The Turning Point: Miocic vs. Del Rosario

By Chris Nelson May 28, 2012

Well, this is awkward. Because most of the fights on the UFC 146 main card on Saturday were so quick or lopsided, there were not many momentum swings to speak of, much less attempt to break down.

Antonio Silva was done in early when Cain Velasquez’s elbow produced a nasty gash and a river of vision-impairing blood. Frank Mir’s fate looked to have been sealed even earlier, say, around mid-April, when he agreed to replace Alistair Overeem and face the punishment dealt out by heavyweight champion Junior dos Santos.

As it turned out, the least-heralded matchup on the all-big-man pay-per-view proved the most competitive. While Stipe Miocic did not have to mount any sort of dramatic comeback, he still had to change up a few things in order to keep his perfect record intact against fellow unbeaten Shane del Rosario.

To be sure, Miocic was forced to endure some damage in the opening round. Onetime WBC muay Thai champion del Rosario wasted no time in rattling off whipping left kicks to the Ohioan’s legs and midsection, landing a trio of particularly sound shots to the liver in the first 90 seconds alone. Miocic, a former collegiate wrestler and amateur boxer, was not without an answer. Rather than being baited into a muay Thai match, Miocic walked straight into the pocket with punching combinations, finding a home for his heavy right hand on more than one occasion.

When Miocic came forward to throw a right hook, del Rosario was ready, stepping off to the left and firing back with a right uppercut-left hook combo. Miocic spun around and sprinted away from his attacker in a moment he later said appeared much worse than it was.

“I slipped,” Miocic told Fuel TV in a post-fight interview. “That looked terrible on TV probably, the way I was stumbling around, but I was fine.”

Shane del Rosario File Photo

Del Rosario tasted defeat.
Late in the round, del Rosario scored with perhaps his best right hook and followed up with a blocked left high kick. However, in a portent of things to come, Miocic hit an easy trip takedown in the last 20 seconds. Del Rosario had won the round -- he out-landed Miocic 29-18 in significant strikes, per -- but when the horn sounded, it was Miocic with a smile on his face and del Rosario with his hands on his hips.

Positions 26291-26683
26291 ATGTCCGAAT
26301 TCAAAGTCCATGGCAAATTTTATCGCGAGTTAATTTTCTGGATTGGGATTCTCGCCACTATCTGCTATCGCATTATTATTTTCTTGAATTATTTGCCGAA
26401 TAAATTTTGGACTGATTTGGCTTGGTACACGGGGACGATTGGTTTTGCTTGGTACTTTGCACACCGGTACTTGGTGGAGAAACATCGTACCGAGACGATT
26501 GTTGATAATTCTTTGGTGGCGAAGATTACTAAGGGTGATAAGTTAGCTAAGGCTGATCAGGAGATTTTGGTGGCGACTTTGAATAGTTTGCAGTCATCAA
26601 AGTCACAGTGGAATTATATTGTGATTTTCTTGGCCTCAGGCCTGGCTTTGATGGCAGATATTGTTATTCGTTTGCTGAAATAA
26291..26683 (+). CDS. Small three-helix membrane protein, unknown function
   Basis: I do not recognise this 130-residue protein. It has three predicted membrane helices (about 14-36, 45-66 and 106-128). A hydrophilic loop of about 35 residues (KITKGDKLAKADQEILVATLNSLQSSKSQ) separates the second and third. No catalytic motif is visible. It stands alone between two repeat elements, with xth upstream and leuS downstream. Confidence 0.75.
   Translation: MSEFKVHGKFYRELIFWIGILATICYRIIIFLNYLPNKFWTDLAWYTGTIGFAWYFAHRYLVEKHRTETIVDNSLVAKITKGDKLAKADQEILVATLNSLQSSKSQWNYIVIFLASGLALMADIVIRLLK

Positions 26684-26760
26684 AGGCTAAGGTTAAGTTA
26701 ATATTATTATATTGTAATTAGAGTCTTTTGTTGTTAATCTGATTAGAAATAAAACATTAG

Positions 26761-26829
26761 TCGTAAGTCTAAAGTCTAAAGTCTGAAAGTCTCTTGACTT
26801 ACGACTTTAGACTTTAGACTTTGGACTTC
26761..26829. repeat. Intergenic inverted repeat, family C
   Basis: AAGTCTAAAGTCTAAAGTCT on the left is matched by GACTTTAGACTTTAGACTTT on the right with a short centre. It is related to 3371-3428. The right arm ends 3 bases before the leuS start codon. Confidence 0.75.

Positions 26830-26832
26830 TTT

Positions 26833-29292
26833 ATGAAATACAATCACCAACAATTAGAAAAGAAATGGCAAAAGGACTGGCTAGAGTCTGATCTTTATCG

“Listen, you gotta move your angles more,” Miocic’s corner told him between rounds. “The exact techniques we said he was gonna use, he’s going to, OK? Stay to your left and work hard.”

“I was going with my game plan, but a couple times, I faltered, and that’s when caught me with the good body kicks and the head kick,” Miocic told Fuel TV, noting that his strategy was not to take down del Rosario but simply avoid his left-handed strikes. “I wasn’t really devastated by it; I was just being an idiot and not doing what I was supposed to do.”

Del Rosario emerged for the second round looking slightly fatigued -- perhaps the sign of a 15-month layoff between fights stemming from an April 2011 car accident -- but he nonetheless snapped off some heavy leg kicks to open the frame. After 45 seconds, though, Miocic spun him to the ground with a single-leg in what would prove to be a game-changing takedown.

Despite his standup background, del Rosario is no slouch on the ground, having nabbed three of his 11 MMA wins by submission and training under the tutelage of Giva Santana at Team Oyama. That said, Miocic never gave his opponent a chance to work his guard, landing in side control and subsequently working from del Rosario’s half-guard. Miocic was in his zone, staying heavy on top and making sure things were unpleasant for del Rosario by laying a forearm across his throat between punches and elbows.

Bleeding from his nose and face after some severe short elbows, del Rosario attempted to turn over and free himself but only gave Miocic the space he needed to advance to full mount. More vicious elbows and forearms followed, and referee Yves Lavigne had seen enough. Boos could be heard from the Las Vegas crowd for what some might have considered a premature stoppage, but there was no argument from del Rosario as he wobbled to his feet and staggered back to his corner.

Miocic’s victory was not as flashy as Roy Nelson’s one-punch knockout or Stefan Struve’s armbar, but, in a way, it was just as impressive. As former UFC champion Rashad Evans opined during post-fight coverage, Miocic “figured out the puzzle,” then made adjustments and got the win. What more could you ask of an undefeated prospect on his way up?


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